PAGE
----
A Single Great Prayer

He prays unceasingly who combines prayer with necessary duties and duties with prayer. Only in this way can we find it practicable to fulfill the commandment to pray always. It consists in regarding the whole of Christian existence as a single great prayer. What we are accustomed to call prayer is only a part of it. ~ Origen, On Prayer

It’s amazing how many of us are tied to academia—teachers, students, parents of students, school employees, yes. But churches revolve around the fall start of programs, malls and markets cater to returning students, fashion fans its fall wares. It seems a particularly bustling time of year. A little more energy required in the mornings, a little more weariness in the evenings. Rushing out the door to class with a quick cup of tea, while still trying to squeeze in the morning prayers and quiet…just a little more quickly.

Origen gives us some suggestion here about how to make the shift without undo fuss and frustration.

“Combine prayer with necessary duties and duties with prayer.” This does not mean fingering my beads while I lecture and sprinkling the Jesus prayer in between slides. It means that the summer hours spent practicing lectio divina — the ancient practice of prayer-reading the scripture, literally “sacred reading” — should now bear fruit in driving divina and laundry divina and grading divina and editing divina and trudging the StairMaster divina and preparing PowerPoints divina and standing in the express grocery line at the dinner hour while the man in front of me unloads twenty-two bags of individually numbered raw nuts from the bulk section divina.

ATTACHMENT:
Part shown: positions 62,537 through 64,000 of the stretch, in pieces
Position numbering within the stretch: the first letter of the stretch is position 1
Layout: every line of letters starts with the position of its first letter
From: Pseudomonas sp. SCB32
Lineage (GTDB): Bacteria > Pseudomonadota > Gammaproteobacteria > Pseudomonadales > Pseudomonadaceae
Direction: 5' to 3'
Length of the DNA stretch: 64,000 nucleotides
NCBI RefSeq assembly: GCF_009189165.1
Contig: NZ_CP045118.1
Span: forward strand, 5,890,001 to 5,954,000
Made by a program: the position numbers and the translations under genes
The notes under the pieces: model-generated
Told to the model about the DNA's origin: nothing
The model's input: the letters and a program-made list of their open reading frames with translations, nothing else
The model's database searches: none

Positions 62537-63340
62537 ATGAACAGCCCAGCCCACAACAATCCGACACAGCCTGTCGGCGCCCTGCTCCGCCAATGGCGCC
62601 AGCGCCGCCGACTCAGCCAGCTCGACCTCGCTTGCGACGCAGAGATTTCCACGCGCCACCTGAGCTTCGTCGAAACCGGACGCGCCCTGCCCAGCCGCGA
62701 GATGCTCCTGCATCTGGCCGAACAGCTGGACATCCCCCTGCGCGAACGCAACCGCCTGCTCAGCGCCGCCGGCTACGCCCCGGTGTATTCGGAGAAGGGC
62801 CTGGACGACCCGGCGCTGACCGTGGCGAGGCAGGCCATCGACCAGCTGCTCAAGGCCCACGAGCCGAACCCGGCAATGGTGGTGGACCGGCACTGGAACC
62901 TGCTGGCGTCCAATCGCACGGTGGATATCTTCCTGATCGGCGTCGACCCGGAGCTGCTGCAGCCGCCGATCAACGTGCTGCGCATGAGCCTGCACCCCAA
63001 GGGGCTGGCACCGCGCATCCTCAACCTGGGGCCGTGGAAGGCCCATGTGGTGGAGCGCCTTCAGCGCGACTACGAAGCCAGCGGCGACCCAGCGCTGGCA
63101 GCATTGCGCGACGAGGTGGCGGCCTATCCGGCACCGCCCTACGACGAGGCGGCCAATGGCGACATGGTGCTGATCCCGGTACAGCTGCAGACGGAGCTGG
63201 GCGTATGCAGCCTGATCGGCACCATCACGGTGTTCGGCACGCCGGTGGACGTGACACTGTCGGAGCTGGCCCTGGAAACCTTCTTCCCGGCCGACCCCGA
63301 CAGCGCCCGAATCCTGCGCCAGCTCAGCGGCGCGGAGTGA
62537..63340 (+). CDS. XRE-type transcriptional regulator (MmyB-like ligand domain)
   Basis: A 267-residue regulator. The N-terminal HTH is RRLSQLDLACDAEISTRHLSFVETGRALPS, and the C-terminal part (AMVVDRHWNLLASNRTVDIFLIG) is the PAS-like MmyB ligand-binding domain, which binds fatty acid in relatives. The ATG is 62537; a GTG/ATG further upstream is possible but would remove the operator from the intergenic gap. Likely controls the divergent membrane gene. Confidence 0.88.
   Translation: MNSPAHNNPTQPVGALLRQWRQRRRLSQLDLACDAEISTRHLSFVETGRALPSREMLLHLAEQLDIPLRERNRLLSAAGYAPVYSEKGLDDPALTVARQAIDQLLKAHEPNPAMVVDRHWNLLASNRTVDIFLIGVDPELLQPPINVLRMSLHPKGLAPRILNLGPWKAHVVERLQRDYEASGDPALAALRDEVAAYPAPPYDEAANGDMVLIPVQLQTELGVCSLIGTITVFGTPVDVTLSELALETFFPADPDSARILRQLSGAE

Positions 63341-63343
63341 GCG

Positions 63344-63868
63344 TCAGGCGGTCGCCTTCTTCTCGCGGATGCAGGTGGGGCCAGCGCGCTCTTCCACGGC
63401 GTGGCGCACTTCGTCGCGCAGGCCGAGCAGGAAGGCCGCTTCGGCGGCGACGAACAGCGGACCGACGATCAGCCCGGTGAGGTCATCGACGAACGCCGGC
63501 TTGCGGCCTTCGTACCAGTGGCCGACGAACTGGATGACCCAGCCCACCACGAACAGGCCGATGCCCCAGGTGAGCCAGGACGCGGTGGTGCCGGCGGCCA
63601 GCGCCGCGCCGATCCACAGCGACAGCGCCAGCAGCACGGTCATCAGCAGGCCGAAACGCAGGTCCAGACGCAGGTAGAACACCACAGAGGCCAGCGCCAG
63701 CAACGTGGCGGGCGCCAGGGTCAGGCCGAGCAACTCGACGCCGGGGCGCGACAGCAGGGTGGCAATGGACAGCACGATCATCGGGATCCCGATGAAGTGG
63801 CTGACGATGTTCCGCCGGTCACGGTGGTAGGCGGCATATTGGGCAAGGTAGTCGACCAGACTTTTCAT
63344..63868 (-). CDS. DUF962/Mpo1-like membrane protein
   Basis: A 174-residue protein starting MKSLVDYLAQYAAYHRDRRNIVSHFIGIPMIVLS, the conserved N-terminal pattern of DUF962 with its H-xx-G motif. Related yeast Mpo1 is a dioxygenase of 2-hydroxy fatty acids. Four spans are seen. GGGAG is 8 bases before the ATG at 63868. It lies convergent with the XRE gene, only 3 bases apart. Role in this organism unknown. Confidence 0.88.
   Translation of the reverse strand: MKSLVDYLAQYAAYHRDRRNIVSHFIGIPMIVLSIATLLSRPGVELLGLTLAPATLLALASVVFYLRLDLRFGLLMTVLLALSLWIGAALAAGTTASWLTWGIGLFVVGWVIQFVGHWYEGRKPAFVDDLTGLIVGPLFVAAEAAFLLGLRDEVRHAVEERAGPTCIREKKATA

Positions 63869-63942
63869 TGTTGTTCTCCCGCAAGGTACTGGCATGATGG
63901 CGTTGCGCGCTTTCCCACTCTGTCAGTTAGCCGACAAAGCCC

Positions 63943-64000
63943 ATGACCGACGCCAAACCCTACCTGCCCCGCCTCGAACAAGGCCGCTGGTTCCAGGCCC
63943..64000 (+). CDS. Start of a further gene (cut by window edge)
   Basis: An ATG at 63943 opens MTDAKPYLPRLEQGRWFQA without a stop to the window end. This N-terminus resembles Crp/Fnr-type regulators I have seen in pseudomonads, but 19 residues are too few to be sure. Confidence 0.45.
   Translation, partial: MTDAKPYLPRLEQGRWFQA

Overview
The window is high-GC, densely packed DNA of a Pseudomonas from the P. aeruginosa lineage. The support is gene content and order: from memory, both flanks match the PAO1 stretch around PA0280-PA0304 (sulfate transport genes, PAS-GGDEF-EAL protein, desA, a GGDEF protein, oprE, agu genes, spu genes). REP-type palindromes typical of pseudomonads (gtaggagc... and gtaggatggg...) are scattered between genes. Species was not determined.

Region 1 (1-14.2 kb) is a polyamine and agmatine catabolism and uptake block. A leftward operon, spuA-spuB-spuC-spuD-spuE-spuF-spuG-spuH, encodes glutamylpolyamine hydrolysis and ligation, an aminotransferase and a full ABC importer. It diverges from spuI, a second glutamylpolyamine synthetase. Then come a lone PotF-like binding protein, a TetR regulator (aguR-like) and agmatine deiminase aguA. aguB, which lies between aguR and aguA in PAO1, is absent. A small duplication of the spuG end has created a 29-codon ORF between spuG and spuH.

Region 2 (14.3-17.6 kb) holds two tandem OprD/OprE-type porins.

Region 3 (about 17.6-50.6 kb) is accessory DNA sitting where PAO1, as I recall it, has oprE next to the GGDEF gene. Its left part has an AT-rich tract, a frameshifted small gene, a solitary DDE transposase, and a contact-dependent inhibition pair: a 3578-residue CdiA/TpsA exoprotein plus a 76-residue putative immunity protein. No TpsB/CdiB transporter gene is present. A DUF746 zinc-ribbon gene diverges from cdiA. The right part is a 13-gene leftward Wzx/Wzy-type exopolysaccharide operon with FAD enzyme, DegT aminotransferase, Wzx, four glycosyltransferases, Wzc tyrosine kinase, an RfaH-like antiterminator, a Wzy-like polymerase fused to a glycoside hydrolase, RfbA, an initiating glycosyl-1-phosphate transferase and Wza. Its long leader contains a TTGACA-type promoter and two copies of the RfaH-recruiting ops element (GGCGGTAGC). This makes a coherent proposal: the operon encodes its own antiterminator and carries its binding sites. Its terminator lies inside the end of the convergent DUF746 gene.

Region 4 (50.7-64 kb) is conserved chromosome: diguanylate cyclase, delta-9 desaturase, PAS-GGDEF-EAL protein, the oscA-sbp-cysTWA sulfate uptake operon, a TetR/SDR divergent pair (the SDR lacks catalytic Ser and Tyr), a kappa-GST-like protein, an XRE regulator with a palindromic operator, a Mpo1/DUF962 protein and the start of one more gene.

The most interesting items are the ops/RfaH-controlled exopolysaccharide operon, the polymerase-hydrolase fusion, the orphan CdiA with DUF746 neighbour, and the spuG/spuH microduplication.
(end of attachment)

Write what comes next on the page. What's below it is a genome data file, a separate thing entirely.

“It consists in regarding the whole of Christian existence as a single great prayer.” Can I do it? Can I really see my 24-hour day, 7-days-a-week existence—as an inconsequential human being living in western America during these decades of war upon war and economic travail and global flux—as a single great prayer? Can I breathe in prayer and exhale prayer, tending the ever-burning flame without letting it dim?

Origen wrote in the second century, but his thoughts are echoed in Maximus the Confessor of the seventh century.

Prayer is continuous when the spirit clings to God with deep emotion and great longing, and remains forever attached to him by faith and hope in all the actions and events of its destiny.

These are busy days. I know you too are scrambling, with children or work or school or projects or business travel or programs to manage… Some of you are grieving; some are suffering illness; some are going through great loss; some are working too hard to wonder; some are just trying to stay one step ahead of the kids; some are anxious about the days ahead.

Cling to God in all the actions and events of your destiny. He has done everything; He is doing everything; He will do everything.

“Let us run with perseverance the race marked out for us, fixing our eyes on Jesus.”

Photo courtesy nigeljohnwade, Flickr C.C.

About K. Mulhern

Kathleen Mulhern teaches courses in world history, European history, and history of Christianity. She has taught at Denver Seminary, Colorado School of Mines, and Regis University. She particularly focuses on the historical roots of the political, economic, religious, and cultural systems that have contributed to contemporary society.

  • http://briarcroft.wordpress.com/ Emily Gibson

    “Can I breathe in prayer and exhale prayer, tending the ever-burning flame without letting it dim?”

    “He has done everything; He is doing everything; He will do everything.”

    Within these words, you have provided a barnchores divina, a stethoscope divina, and especially a grateful for insightful blog posts divina. Thank you, Kathy, yet again.


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